Vienna rides Conchita wave with AIDS charity ball
By Derek Brooks
VIENNA (Reuters) - Eurovision winner Conchita Wurst topped the bill at Vienna's Life Ball on Saturday night, outshining guests such as former U.S. President Bill Clinton, actress Lindsay Lohan and designer Vivienne Westwood at Europe's biggest AIDS charity event.
This year's Life Ball took place as the Austrian capital basked in the victory of the bearded drag queen Wurst earlier this month, which has at least temporarily given it a self-image as a hotbed of tolerance.
A partygoer who identified himself as Aaron, covered in glitter and topless but for a pair of nipple pasties, said the victory of Wurst - due to perform her winning power ballad "Rise Like A Phoenix" later in the night - had changed the atmosphere. "I've been here four times before, but this one is by far the best. Usually we hide ourselves before coming to the ball, but this year we can walk openly," he said. Skimpy costumes were de rigeur, and guests wearing outfits the organizers' "style police" judged to be exceptional could win half-price admission to the Vienna ball. Tickets are normally distributed by a lottery and cost 160 euros ($220).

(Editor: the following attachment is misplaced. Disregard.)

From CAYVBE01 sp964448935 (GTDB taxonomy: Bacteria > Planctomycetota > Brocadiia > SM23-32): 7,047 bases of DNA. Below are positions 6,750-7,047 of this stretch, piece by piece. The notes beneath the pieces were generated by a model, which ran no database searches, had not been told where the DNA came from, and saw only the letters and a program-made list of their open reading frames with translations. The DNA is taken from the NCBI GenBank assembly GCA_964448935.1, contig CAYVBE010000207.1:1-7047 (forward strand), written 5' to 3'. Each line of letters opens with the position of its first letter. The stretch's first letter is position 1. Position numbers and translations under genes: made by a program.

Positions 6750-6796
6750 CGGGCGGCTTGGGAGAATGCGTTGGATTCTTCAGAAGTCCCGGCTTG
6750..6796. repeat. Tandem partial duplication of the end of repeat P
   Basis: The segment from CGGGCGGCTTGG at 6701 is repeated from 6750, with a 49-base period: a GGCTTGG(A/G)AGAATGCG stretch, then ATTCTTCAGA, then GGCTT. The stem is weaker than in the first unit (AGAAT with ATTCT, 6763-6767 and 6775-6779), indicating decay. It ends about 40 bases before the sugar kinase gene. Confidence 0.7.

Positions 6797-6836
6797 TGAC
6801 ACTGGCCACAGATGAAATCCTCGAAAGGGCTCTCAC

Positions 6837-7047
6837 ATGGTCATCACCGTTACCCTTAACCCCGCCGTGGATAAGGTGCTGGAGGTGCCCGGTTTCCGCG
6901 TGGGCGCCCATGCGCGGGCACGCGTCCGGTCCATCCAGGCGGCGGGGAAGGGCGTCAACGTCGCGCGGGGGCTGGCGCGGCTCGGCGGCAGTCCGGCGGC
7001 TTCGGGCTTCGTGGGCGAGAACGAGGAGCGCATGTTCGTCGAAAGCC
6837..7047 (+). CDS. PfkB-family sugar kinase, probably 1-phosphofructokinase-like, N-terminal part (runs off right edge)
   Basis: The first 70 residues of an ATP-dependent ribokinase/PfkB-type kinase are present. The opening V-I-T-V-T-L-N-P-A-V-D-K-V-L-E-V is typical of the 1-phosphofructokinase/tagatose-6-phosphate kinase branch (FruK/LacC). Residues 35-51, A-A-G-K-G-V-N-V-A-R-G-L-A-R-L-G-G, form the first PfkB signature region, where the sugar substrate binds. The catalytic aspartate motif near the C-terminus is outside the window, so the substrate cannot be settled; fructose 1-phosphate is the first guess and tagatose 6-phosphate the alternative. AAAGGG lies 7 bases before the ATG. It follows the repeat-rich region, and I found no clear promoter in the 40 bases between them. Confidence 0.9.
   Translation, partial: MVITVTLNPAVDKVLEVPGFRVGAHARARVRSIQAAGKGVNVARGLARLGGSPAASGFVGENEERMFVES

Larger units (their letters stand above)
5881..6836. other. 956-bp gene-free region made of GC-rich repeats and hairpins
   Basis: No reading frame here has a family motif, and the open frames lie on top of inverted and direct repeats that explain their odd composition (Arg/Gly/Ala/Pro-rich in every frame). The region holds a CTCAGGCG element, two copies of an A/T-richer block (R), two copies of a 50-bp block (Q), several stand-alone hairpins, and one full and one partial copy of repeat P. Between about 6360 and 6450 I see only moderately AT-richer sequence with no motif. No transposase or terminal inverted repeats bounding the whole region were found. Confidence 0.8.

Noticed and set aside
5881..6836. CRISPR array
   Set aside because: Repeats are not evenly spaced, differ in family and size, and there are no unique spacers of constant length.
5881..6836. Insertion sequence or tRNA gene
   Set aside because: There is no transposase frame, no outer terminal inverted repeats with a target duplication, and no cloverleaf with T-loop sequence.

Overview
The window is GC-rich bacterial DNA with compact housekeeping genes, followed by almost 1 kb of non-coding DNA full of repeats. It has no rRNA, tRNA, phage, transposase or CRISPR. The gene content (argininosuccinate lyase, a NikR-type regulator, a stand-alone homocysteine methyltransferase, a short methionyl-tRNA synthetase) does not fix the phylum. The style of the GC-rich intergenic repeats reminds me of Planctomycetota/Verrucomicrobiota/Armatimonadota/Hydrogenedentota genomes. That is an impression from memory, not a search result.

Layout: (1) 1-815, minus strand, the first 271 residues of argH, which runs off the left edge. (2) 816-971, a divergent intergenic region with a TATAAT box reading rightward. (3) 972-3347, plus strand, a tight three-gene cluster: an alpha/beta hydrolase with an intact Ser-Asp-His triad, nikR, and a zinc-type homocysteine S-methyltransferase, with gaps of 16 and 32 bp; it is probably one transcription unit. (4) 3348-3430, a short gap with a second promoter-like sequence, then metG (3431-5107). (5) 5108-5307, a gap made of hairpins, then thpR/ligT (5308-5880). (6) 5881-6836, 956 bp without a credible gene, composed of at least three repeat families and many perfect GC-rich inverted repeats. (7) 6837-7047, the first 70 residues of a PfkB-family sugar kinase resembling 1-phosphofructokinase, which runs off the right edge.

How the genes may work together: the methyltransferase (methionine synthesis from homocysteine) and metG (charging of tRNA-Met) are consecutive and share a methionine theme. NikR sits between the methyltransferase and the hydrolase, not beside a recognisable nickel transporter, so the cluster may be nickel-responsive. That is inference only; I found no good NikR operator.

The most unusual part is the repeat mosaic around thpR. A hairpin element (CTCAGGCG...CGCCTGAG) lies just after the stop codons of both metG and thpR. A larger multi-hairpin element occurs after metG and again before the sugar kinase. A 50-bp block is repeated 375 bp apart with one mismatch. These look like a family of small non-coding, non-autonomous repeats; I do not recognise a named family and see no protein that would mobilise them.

"I feel so poorly dressed," joked Clinton, sporting conventional evening wear, in opening remarks.
The Life Ball raised about 2.4 million euros ($3.3 million) last year, much of it donated to the Clinton Health Access Initiative to treat and reduce HIV infections in children. The event this year is inspired by the 15th-century Hieronymus Bosch triptych "The Garden of Earthly Delights", which depicts hedonistic revellers in its center panel and the Garden of Eden and hell on either side.
The ball has drawn criticism for using Bosch-like posters featuring a nude transgender model, Carmen Carrera. Photographer David LaChapelle designed two versions, showing Carrera with either male or female genitalia, along with the slogan: "I am Adam - I am Eve - I am me." In response, a vigilante granny has attracted media attention by going around defacing the exposed parts.
Life Ball organizer Gery Keszler said the poster was intended to provoke discussion, not to exploit Wurst's Eurovision victory.